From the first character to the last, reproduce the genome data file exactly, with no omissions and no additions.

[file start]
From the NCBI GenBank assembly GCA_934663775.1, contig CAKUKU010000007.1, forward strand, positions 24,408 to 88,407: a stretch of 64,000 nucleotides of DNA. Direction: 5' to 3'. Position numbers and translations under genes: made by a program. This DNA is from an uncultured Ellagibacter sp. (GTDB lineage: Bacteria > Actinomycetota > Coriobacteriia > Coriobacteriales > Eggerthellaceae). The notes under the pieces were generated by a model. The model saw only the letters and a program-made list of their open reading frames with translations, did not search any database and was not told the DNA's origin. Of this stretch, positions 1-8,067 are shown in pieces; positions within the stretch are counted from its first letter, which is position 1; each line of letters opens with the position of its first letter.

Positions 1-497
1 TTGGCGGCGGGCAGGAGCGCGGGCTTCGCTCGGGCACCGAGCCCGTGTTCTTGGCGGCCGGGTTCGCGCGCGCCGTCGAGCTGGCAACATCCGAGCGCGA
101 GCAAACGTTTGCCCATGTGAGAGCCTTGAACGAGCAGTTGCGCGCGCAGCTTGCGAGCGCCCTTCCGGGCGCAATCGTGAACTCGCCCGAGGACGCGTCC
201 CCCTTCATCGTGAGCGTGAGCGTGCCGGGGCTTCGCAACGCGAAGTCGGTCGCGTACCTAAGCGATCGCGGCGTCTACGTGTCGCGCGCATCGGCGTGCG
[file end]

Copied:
From the NCBI GenBank assembly GCA_934663775.1, contig CAKUKU010000007.1, forward strand, positions 24,408 to 88,407: a stretch of 64,000 nucleotides of DNA. Direction: 5' to 3'. Position numbers and translations under genes: made by a program. This DNA is from an uncultured Ellagibacter sp. (GTDB lineage: Bacteria > Actinomycetota > Coriobacteriia > Coriobacteriales > Eggerthellaceae). The notes under the pieces were generated by a model. The model saw only the letters and a program-made list of their open reading frames with translations, did not search any database and was not told the DNA's origin. Of this stretch, positions 1-8,067 are shown in pieces; positions within the stretch are counted from its first letter, which is position 1; each line of letters opens with the position of its first letter.

Positions 1-497
1 TTGGCGGCGGGCAGGAGCGCGGGCTTCGCTCGGGCACCGAGCCCGTGTTCTTGGCGGCCGGGTTCGCGCGCGCCGTCGAGCTGGCAACATCCGAGCGCGA
101 GCAAACGTTTGCCCATGTGAGAGCCTTGAACGAGCAGTTGCGCGCGCAGCTTGCGAGCGCCCTTCCGGGCGCAATCGTGAACTCGCCCGAGGACGCGTCC
201 CCCTTCATCGTGAGCGTGAGCGTGCCGGGGCTTCGCAACGCGAAGTCGGTCGCGTACCTAAGCGATCGCGGCGTCTACGTGTCGCGCGCATCGGCGTGCG